Fukushima Daiichi Floods, Show Lack of Preparedness
News reports indicated that groundwater at Fukushima Daiichi had risen so high it broke the surface and flowed into the port as a recent typhoon passed through the area. As TEPCO prepared to close the steel sea wall and freeze the underground frozen wall, NRA stopped the process for a review of the potential for flooding within the reactor building area.
The conclusion was that TEPCO thought they could sufficiently remove excess groundwater with the sump pump subdrain system near the reactor buildings. There were also concerns of the groundwater dropping too low, allowing contaminated water to flow out of the reactor building basements.
With all this review, nobody conceived a need for more water removal capacity. TEPCO ended up employing some sort of makeshift pumps and also using septic tank trucks to pump up water. This lack of anywhere for rainwater to go may have contributed to the water flowing out into the port as it built up on the surface.
Without some major changes at Daiichi this problem of groundwater rising to the surface and flowing into the port or the sea will continue to happen when significant rainfall takes place.
Typhoon rain raises tainted Fukushima plant groundwater to surface
Heavy rain brought by Typhoon Malakas caused contaminated groundwater to rise to ground level at the radiation-hit Fukushima No. 1 nuclear plant Tuesday night, raising fears of tainted water flooding out to the plant’s port area, its operator said.
Tokyo Electric Power Company Holdings Inc. said in a press release that plant workers are doing their utmost to pump up tainted groundwater at the Fukushima compound, while trying to measure the level of radioactive substances contained in the water.
Under normal circumstances, groundwater taken from wells around the damaged reactor buildings at the Fukushima plant is filtered and stored in numerous tanks built on the compound.
Shortly before 10 p.m. Tuesday, groundwater reached the surface level at an observation well near the seawall at the power plant’s port, and at 11:30 p.m. Tuesday, groundwater stood at 3 cm above the surface level, Tepco said.
The well has a far higher wall and the ground around it is paved, the company said, playing down the possibility that any water flowed out of the well.
By 9 a.m. Wednesday, the water level had dropped to 3 cm below the surface.
Meanwhile, some rainwater may have flowed directly into the port before seeping underground, according to the company.
Tepco will continue pumping groundwater around the seawall, located near the damaged No. 1 to No. 4 reactors, and carry out close examinations of water inside the port, the company said.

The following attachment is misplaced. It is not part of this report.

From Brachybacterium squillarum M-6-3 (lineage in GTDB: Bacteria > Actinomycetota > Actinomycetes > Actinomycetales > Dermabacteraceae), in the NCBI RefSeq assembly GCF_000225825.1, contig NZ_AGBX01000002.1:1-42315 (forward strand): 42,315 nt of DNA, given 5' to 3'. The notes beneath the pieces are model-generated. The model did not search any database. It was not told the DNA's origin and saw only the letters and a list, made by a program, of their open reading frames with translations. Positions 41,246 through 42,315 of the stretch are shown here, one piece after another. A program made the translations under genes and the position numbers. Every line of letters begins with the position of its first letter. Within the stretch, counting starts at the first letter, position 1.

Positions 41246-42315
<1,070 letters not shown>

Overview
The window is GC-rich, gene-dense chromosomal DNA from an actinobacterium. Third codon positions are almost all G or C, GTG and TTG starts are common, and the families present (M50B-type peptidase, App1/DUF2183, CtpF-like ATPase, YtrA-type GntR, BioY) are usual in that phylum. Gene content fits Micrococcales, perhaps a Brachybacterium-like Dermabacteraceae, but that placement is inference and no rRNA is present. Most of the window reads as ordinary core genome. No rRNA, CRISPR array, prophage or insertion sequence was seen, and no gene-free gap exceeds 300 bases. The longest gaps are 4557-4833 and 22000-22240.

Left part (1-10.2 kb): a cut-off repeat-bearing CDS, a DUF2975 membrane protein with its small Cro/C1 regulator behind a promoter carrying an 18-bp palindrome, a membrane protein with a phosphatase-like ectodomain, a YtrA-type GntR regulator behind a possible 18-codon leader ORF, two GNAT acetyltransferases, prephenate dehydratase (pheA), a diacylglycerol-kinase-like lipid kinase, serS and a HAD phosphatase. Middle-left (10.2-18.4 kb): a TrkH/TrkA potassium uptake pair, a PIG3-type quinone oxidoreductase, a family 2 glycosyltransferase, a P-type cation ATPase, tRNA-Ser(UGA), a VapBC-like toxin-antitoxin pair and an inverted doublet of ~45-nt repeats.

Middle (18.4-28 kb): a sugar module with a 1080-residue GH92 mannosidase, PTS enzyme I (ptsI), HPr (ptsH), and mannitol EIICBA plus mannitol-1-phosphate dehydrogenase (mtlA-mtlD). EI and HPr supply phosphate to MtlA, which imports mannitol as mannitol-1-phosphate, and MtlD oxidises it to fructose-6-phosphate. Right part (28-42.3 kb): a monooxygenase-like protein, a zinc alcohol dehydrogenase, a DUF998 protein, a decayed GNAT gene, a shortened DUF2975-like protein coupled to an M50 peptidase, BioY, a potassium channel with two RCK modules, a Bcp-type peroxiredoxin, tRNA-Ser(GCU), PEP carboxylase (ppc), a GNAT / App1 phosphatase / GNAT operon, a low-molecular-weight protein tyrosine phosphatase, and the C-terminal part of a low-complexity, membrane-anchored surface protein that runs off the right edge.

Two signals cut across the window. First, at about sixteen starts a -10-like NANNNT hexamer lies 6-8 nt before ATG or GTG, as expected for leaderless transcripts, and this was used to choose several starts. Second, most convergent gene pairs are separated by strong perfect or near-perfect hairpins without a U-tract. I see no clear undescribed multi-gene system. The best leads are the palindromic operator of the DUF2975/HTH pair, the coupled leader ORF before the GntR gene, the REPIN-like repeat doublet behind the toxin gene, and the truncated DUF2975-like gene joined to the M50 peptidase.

In order to curb the flow of groundwater into the sea, the company has covered the seawall with water shields and carries out groundwater pumping operations.
Typhoon Malakas itself was downgraded to an extratropical depression at around 9 p.m. Tuesday as it moved along the coast of the Tokai region and swayed toward the Pacific. It was initially forecast to hit the Kanto region in the early hours of Wednesday.
The previous typhoon, Lionrock, earlier this month killed at least 17 people. Before Lionrock, two typhoons had claimed at least two lives in the northeast.
TEPCO: Possible water leak at Fukushima plant during typhoon
Tokyo Electric Power Co. said Sept. 21 it will check for radiation contamination in seawater near its crippled Fukushima nuclear plant after heavy rain from Typhoon No. 16 brought tainted groundwater to the surface.
The water reached the top of wells at the Fukushima No. 1 nuclear power plant, and there is a possibility that some of it spilled into the sea.
“We will analyze the seawater because we cannot determine whether groundwater containing radioactive materials has actually leaked,” a TEPCO official said.
The official added that the company believes most of the water that may have poured into the sea was rainwater that had not seeped into the ground.
The utility constantly monitors groundwater levels in wells around the reactor buildings at the plant to prevent overflows.
TEPCO said groundwater in wells on the seaside area of the nuclear complex reached the surface around 10 p.m. on Sept. 20 amid the heavy rain brought by the approaching typhoon. The water kept rising despite workers’ efforts to lower the level using makeshift pumps and septic tank trucks.
The groundwater level remained the same as of 7 a.m. on Sept. 21 before it finally dropped to about 3 centimeters from the surface two hours later, the company said.
According to TEPCO, about 575 millimeters of rain fell in the area of the nuclear plant from Aug. 1 to Sept. 20.